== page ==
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# Matrices and equations

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1. Guassian Elimination is really just using the regular Elimination Method and applying the Triangular Form procedures to a set of linear equations, but without having to write down all the variables in the equations each time. This in itself simplifies the procedure and helps focus on the task. What is the ultimate goal of all these methods and procedures?

2. If you had 5 linear equations using 5 variables, what would the augmented matrix look like? What would this matrix look like in echelon form?

3. What does the final row of the augmented matrix in echelon form (the above description) tell you about the solution to the system of 5 linear equations?

4. Is it always possible to take any square matrix and write it in echelon form with all 1's along its main diagonal?

5. Can you take any two matrices and add them, subtract them and multiply them together?

6. Is it possible to divide two matrices?

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1. Guassian Elimination is really just using the regular Elimination Method and applying the Triangular Form procedures to a set of linear equations, but without having to write down all the variables in the equations each time. This in itself simplifies the procedure and helps focus on the task. What is the ultimate goal of all these methods and procedures? Guassian elimination will allow us eliminate unknowns, which will in turn led to us arriving at a system that is easily solvable. This procedure is used to determine whether or not the set of linear equations will have unique solution, no solution, infinitely many solutions. [Unique solution is defined as there exist one and only one set of values that satisfied the set of linear equations simultaneously. No solution is defined as no set of values for the variables in the set of linear equations that can satisfies all equations i.e. 0xi = a real number (1, infinity). Infinitely many solutions are there are many sets of values that can satisfy your set of linear system!]. Gaussian elimination can be used to describe the set of all solutions if there exist many solutions that can satisfy the equations.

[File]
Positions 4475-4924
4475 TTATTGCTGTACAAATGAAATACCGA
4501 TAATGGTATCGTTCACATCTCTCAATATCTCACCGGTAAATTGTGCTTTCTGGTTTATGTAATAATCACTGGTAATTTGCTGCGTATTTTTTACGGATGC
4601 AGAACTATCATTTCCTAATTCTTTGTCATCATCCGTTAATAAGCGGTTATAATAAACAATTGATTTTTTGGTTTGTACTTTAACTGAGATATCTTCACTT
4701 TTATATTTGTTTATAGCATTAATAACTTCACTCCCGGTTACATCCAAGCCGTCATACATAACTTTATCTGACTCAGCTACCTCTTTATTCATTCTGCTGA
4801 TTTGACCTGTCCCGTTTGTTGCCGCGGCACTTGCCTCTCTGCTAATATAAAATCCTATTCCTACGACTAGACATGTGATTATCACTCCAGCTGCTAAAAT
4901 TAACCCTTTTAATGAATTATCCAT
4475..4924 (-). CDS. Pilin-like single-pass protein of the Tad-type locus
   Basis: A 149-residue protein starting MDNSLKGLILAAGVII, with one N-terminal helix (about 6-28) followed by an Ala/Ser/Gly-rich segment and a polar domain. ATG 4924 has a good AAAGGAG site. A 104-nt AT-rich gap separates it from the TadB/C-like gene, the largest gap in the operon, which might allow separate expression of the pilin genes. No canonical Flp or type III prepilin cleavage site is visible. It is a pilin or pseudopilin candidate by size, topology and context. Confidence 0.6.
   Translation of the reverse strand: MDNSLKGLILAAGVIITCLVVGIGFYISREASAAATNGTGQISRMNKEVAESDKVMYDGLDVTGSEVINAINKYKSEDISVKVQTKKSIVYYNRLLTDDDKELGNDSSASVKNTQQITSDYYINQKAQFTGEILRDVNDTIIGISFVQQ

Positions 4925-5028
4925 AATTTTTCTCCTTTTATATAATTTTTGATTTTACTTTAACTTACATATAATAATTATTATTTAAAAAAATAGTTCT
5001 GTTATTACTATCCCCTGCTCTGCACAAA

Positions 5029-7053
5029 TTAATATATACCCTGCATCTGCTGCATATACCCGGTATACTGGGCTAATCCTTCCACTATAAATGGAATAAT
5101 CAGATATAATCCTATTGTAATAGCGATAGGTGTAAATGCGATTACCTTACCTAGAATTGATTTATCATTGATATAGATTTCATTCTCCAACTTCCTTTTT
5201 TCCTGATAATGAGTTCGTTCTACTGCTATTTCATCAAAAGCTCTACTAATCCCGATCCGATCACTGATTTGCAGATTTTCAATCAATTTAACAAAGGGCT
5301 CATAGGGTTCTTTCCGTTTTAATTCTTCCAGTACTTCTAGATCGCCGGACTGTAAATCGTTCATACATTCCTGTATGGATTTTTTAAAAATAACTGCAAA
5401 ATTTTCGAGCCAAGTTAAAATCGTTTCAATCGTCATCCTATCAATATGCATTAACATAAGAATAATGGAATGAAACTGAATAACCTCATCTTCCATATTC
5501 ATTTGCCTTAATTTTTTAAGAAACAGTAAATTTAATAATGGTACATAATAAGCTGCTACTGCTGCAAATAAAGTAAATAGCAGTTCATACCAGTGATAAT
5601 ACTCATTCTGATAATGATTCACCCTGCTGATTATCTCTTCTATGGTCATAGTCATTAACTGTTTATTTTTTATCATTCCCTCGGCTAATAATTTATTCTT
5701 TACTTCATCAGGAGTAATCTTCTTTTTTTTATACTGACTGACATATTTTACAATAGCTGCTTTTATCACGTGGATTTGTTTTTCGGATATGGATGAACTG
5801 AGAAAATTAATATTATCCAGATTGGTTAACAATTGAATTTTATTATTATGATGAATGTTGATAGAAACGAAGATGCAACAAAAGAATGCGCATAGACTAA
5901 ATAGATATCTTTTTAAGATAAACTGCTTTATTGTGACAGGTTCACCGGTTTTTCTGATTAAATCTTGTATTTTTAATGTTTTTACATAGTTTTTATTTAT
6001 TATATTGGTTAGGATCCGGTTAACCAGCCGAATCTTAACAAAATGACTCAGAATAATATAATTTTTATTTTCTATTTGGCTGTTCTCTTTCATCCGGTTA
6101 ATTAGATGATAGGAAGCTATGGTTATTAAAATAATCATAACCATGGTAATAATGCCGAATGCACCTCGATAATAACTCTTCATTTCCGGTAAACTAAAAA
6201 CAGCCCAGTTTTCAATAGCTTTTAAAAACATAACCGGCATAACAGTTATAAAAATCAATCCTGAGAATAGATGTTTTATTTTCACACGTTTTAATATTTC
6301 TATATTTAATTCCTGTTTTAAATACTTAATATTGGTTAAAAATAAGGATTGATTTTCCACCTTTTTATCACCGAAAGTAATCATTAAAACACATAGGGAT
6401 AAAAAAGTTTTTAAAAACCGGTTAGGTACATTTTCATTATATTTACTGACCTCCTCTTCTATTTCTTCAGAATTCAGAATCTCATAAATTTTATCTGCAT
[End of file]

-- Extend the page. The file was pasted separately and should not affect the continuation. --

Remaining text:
2. If you had 5 linear equations using 5 variables, what would the augmented matrix look like? What would this matrix look like in echelon form? Define A to be a matrix of 5x5 and B is the solution of those 5 linear equations. Our augmented matrix will be [A|B]⇒ . Supposed that your linear equations will be have unique solution, that is every row that is not [a11,...,a55] will be zero, your Echelon form of this matrix will be , where * may have any values.

3. What does the final row of the augmented matrix in echelon form (the above description) tell you about the solution to the system of 5 linear equations? B is usually a matrix consists of the constraints of any system of linear equations. In other words, it is the solution of each linear system. Supposed that B is a 5x1 matrix, after row-reducing(aka. Gaussian method), you obtain 1's in [a11,...,a55], then the last column in the row reducing equations will be the solution of variables in the set of linear equations.

4. Is it always possible to take any square matrix and write it in echelon form with all 1's along its main diagonal? It is possible. This is done after you perform Gauss-Jordan elimination method. In other words, your last row will contains 0,....,1. Then you perform reverse addition to make sure that all variable except the pivots to be zero!

5. Can you take any two matrices and add them, subtract them and multiply them together? You can add and subtract any two matrices together as long as they have the same mxn dimension. You can multiply any two matrices together as long as the matrices conform with each other.

6. Is it possible to divide two matrices? Division is not defined for any two matrices! However, you can invert matrices. Although this is similar, it is NOT the same as dividing!

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